BY EDWIN E. VINEYARD
Justice is an interesting concept. Most of us would prefer mercy to justice for ourselves. However, most of us think that others, particularly strangers who are different from us, should have justice tempered with little mercy. Mercy tempering thoughts about justice, or lack thereof, seem ironically to be more related to one’s politics than to one’s religion.
Our Republican friends in the legislative halls of the nation, and some of our Democratic friends as well, seem to find it necessary to put on a show of being tough on crime. Apparently, they think that pleases us.
First, we now tend to make everything a crime, whether this is children’s curious behavior in school, youthful experimentation with the wiles of the world, or adult errors and simple mistakes in judgment. Anything wrong tends to become a crime, often of magnified proportions.
Mandatory sentencing, three strikes legislation, and no probation clauses have all meant well, but may result in individual injustices when applied. “No tolerance” rules in schools have similar effects, with applications sometimes seeming idiotic. One writer said nearly 100 years ago, “Justice not tempered by mercy is cold, and has no place in school discipline.”
Have we really progressed so far as to make that principle obsolete?
This discussion is not, of course, about serious, violent crimes, although the harsh justice of guilt by association, rather than commission, is often very troubling. Just being present when a criminal act was performed by another person is not the same as committing the act.
If all the hard-nosed, uncompromising prosecuting attorneys are added to the mix above, and then all the harsh, unyielding judges are inserted, the result is a justice system that is not only overly burdensome to taxpayers but also potentially hazardous to citizens living their daily lives.
Who among us would want to find ourselves deep into such a system as a result of some momentary lapse of judgment, error committed for lack of knowledge or understanding, or violation of some personal conduct rule codified by a misguided legislature?
It is interesting that few voices were raised recently in defense of football hero O. J. Simpson. It became quite obvious that this trial was all about the perceived miscarriage of justice in Los Angeles 13 years earlier.
Legal experts, one after another, have said that there was nothing in the offense in Las Vegas warranting such harsh prosecution or such severe sentencing.
O. J. Simpson is no longer seen as a hero, or even as a tragic, sympathy evoking figure. He has few public friends or supporters. Instead, most see him as a double murderer who got away with it.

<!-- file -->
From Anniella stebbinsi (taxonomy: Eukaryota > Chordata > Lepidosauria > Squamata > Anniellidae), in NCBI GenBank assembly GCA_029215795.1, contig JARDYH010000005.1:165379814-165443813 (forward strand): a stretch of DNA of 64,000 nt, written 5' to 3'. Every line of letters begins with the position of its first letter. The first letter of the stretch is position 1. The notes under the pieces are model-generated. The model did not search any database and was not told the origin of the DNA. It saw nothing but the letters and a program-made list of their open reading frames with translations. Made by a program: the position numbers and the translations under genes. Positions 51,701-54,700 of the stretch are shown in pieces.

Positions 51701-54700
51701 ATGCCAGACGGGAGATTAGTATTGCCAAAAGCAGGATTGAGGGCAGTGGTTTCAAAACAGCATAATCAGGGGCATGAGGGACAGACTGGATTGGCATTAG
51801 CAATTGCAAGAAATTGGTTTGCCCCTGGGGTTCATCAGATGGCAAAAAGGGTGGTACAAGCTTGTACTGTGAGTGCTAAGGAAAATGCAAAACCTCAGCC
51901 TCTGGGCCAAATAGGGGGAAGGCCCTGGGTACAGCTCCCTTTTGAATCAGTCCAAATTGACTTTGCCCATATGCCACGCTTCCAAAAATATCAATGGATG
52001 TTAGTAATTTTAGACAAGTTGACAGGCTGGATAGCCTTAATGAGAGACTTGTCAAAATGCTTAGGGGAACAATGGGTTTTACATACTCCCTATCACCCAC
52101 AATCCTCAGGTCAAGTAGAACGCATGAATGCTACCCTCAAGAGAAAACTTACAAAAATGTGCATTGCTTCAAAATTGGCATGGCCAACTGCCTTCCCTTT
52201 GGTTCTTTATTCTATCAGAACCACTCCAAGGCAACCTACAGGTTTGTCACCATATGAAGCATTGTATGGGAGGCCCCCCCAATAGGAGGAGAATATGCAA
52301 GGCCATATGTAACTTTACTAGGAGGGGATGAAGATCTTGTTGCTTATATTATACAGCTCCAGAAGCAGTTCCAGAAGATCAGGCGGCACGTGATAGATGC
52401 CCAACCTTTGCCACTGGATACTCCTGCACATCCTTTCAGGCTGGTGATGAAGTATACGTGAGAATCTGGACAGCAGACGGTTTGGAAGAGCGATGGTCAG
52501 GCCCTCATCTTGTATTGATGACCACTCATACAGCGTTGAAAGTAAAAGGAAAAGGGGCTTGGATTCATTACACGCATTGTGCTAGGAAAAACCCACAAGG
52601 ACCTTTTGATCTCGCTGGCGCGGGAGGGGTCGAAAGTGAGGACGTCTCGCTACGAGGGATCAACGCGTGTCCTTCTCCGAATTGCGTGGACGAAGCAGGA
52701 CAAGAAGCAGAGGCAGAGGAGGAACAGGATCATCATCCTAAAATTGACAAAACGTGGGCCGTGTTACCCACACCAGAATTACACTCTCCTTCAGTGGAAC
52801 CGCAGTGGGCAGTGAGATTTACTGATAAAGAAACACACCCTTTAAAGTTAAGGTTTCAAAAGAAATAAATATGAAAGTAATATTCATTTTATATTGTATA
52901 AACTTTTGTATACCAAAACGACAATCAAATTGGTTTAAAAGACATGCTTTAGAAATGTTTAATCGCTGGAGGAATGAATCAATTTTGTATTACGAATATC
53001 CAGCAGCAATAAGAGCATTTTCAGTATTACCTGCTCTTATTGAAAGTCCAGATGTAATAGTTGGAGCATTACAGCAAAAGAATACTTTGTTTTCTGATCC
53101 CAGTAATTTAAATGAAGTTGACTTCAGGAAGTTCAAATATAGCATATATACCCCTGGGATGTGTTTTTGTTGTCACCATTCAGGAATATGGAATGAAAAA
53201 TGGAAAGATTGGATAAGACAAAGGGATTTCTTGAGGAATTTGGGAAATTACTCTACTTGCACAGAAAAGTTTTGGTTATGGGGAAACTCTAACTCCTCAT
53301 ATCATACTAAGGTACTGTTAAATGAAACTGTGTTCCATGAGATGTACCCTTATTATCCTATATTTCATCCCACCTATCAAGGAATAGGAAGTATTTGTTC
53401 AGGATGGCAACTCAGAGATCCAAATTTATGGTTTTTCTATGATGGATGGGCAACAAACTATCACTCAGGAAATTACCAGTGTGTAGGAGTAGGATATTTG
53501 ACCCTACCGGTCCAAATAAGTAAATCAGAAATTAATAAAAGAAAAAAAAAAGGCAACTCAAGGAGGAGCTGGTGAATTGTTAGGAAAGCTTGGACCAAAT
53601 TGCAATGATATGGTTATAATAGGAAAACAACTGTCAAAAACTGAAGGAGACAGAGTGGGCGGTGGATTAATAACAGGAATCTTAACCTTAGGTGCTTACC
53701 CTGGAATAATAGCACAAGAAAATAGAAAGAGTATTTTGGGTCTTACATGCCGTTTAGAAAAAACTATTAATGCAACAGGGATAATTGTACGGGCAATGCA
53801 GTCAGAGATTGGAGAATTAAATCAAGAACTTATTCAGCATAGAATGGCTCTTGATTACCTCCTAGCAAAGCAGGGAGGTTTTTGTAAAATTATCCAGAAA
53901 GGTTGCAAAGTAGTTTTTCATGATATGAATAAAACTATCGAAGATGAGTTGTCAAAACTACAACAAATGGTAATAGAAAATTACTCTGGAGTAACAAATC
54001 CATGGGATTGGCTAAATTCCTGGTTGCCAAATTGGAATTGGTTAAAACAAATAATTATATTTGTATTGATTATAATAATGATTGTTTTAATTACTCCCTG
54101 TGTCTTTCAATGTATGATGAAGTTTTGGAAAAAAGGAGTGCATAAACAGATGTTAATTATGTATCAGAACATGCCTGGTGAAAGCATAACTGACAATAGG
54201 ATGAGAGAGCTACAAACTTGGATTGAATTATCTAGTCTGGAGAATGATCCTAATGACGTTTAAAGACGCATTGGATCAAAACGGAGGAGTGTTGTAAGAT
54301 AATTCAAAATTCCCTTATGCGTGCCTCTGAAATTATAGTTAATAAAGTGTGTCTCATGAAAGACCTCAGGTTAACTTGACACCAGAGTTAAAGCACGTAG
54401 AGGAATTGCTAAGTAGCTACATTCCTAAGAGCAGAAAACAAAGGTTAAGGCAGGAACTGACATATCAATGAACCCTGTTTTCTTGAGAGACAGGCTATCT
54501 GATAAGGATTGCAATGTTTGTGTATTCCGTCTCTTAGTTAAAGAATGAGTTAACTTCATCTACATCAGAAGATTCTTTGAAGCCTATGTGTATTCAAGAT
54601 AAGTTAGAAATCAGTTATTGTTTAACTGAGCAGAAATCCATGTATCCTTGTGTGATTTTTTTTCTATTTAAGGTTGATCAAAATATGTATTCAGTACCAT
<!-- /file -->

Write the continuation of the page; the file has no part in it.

Unfortunately, since the earlier trial and acquittal verdict, there has been a definite racial dichotomy in opinions on O.J.’s guilt or innocence. Almost all whites think he was guilty while most blacks think he was not guilty, or at least the guilt was unproven. The predominantly black jury was unanimous in its verdict.
Having watched more of the O.J. trial than 95% of the population, this writer came to the same conclusion as the trial jury – i.e. the prosecution did not prove its case that O.J. Simpson was guilty.
While he may or may not have done the crime, there were too many flaws in the prosecution’s case for this observer to reach a guilty conclusion without a doubt.
Yet many notable and highly qualified public figures, such as Argus Hamilton and Jay Leno, have pronounced such a guilty conclusion over and over. Probably 99% of white Americans believe it to be so. It is as if his legal verdict had been “guilty, but no punishment.”
The Las Vegas case was about a sports figure gathering a few strong-arm types and going into hotel room, shouting and threatening, to get his missing memorabilia back. With or without his knowledge, a couple of his group had unneeded weapons. He took some gear not his own, but made immediate efforts to return that.
While the judge admonished the jury and the press that this case stood alone, and that the past should have nothing to do with present case considerations, it became obvious that neither the jury nor the judge herself followed that directive.
Yes, indeed, several mistakes were made, and several laws violated by this defendant. O.J. deserved prosecution and punishment in accordance with the total situation of this case. Instead, it is recognized that his justice this time was colored by the commonly perceived lack of it in the previous case.
At times there is something not quite right about justice.
– Edwin E. Vineyard, AKA The Militant Moderate, is a regular contributor to The Oklahoma Observer